The Blue Review Writers

Todd Shallat


Todd Shallat, Ph.D., teaches history and urban studies at Boise State University. A author and editor of books about technology and western landscapes, he is the three-time winner of the Idaho Book Award. Born in Chicago and raised in San Mateo, California, he received a Ph.D. in applied history and social science from Carnegie-Mellon University in 1985.


His book publications include Structures in the Stream: Water, Science, and the U. S. Army Corps of Engineers (1994), Snake: The Plain and its People (1994), Secrets of the Magic Valley and Hagerman’s Remarkable Horse (2002), Water and the Rise of Public Ownership on the Fresno Plain (1978), and Ethnic Landmarks: Ten Historic Places That Define the City of Trees (2007). He is the senior coauthor of the Idaho State Department of Education top-ranked history textbook, The Idaho Adventure (2010). A 1988 contract history of the Birds of Prey National Area won the Secretary of the Interior’s Outstanding Service Award. From 1997 to 2000, Todd studied flooding and the environment as a visiting scholar with the U.S. Mississippi River Commission.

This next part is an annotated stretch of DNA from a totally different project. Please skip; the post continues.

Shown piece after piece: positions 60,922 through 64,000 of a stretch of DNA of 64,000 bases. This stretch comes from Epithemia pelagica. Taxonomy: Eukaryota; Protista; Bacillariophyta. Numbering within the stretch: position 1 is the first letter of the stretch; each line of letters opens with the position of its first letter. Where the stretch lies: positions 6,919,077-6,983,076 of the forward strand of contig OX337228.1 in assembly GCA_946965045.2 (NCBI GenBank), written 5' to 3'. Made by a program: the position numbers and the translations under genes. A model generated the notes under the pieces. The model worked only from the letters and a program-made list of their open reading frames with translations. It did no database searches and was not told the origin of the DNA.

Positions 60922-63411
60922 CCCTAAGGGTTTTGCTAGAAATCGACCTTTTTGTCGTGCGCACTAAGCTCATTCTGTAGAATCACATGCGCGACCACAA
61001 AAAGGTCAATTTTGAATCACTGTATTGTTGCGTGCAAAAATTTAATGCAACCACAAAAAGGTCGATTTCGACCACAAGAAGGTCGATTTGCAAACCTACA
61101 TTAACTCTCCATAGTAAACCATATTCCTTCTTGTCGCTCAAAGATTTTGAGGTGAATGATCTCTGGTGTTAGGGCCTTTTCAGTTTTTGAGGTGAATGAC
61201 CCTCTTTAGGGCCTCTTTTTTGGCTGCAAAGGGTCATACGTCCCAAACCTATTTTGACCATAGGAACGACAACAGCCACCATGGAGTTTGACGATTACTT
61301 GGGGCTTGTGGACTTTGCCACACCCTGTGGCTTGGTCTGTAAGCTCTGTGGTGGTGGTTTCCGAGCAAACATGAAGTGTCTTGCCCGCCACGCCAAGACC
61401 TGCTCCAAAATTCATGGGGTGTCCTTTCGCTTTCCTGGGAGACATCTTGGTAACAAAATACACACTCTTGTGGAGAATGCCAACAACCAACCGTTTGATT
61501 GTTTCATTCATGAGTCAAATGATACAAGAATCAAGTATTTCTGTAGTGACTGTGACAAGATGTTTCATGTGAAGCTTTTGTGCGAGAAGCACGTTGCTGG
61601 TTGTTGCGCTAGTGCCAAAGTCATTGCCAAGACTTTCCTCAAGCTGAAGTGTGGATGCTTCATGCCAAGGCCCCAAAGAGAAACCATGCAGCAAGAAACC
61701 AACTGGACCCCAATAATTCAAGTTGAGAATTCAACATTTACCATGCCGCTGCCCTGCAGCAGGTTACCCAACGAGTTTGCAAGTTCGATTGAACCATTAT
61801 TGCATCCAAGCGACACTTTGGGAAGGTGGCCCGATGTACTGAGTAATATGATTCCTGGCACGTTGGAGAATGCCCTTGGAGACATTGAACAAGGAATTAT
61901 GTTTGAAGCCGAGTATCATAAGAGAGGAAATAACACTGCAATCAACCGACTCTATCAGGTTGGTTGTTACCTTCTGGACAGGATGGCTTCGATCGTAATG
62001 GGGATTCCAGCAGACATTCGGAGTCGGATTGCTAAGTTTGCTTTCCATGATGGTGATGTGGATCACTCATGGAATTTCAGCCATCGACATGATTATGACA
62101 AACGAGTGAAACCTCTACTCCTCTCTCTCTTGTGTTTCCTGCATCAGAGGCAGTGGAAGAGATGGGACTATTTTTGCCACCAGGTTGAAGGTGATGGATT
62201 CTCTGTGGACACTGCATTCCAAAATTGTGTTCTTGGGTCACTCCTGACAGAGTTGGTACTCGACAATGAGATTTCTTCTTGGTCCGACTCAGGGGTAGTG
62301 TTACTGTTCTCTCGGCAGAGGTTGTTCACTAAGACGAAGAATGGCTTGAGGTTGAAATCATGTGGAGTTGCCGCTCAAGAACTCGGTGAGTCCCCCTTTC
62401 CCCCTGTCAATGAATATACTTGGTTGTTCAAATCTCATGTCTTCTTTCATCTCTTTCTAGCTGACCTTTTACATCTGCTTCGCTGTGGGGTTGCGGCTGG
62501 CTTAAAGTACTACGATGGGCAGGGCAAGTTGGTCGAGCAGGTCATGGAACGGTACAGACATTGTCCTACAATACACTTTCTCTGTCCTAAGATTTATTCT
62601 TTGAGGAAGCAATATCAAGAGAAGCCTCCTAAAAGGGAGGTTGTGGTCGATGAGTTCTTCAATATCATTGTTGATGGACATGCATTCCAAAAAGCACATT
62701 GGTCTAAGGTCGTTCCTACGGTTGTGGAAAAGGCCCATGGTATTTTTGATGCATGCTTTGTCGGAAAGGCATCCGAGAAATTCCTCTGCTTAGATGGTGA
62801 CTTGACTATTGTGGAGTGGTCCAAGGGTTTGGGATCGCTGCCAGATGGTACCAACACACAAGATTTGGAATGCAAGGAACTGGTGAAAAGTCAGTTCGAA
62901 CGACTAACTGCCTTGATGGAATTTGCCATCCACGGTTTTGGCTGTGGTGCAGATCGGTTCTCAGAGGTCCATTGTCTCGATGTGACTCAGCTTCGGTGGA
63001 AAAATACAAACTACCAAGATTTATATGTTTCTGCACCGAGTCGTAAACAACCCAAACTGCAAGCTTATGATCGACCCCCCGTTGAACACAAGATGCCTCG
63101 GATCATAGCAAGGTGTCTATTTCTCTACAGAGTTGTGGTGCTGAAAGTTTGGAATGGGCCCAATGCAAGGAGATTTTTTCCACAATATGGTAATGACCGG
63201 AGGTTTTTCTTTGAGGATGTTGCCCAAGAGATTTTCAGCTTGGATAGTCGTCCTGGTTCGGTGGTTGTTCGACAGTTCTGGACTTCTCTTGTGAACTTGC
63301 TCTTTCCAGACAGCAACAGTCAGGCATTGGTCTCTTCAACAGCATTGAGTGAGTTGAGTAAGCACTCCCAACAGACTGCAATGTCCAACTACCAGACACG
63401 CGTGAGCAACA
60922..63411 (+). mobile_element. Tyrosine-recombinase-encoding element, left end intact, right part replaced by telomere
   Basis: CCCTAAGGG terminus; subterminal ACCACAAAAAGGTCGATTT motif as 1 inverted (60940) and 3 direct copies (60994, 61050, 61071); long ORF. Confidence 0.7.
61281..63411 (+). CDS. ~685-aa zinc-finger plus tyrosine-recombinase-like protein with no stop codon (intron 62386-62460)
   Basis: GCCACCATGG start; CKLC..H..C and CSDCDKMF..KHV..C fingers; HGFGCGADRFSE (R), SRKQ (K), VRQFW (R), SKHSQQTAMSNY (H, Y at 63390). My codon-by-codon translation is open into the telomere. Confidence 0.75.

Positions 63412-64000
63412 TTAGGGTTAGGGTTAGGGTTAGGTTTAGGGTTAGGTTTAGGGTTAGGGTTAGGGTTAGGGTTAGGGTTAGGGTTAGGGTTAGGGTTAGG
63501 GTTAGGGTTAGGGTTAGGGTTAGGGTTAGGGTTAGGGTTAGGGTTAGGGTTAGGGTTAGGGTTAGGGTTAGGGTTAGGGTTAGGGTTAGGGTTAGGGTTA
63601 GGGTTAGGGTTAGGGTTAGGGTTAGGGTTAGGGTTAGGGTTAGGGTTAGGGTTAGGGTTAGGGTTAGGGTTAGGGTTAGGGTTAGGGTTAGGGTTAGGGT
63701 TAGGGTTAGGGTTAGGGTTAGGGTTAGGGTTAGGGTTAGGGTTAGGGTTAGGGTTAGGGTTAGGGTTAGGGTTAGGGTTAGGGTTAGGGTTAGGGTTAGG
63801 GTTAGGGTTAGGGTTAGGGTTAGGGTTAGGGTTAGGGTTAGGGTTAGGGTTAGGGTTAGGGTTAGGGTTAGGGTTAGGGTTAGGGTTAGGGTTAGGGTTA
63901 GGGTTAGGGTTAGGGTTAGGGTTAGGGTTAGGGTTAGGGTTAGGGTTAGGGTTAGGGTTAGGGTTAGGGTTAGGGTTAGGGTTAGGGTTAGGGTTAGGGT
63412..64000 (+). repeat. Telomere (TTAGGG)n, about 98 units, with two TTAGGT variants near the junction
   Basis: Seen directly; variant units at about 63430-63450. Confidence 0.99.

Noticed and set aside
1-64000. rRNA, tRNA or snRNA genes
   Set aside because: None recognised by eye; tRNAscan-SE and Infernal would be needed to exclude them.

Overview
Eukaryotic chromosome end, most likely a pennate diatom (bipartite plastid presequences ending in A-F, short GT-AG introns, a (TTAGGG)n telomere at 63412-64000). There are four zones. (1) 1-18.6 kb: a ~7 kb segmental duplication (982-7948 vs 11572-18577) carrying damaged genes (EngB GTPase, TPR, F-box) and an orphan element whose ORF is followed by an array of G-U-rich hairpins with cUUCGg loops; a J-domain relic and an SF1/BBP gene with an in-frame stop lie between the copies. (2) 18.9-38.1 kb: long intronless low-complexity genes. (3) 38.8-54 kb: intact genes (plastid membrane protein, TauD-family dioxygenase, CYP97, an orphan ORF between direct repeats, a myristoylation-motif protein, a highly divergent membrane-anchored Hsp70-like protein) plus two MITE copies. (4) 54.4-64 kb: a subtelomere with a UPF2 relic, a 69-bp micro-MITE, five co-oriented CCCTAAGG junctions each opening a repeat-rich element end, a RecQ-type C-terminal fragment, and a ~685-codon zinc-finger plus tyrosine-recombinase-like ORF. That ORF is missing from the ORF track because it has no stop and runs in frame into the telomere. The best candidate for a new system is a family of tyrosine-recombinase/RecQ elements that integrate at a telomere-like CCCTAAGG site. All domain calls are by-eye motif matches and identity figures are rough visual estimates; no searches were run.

Todd’s public history work has been nationally featured in The New York Times, Money Magazine and National Public Radio’s Morning Edition. In 2002 he was the Carnegie Foundation for the Advancement of Education’s “Idaho Professor of the Year.” Named “City Historian” by the Boise Mayor and City Council, he founded the Boise City Office of the Historian and the First Thursday Fettuccine Forum. In 2007, Shallat led a citywide investigation concerning the plight of Boiseans evicted from mobile home parks. The report won Idaho’s urban planning “grow smart” award. Meanwhile his production work on the journal "Idaho Yesterdays" received the Idaho Heritage Trust Media Award. In 2007 and 2008, Shallat won his college’s “researcher of the year” award and the Boise State University Foundation public service award. In 2009 he won the city’s arts and history “excellence” award. From 2008 to 2011, he was the editor of the state’s acclaimed research magazine, Idaho Landscapes: History, Science, and Art.


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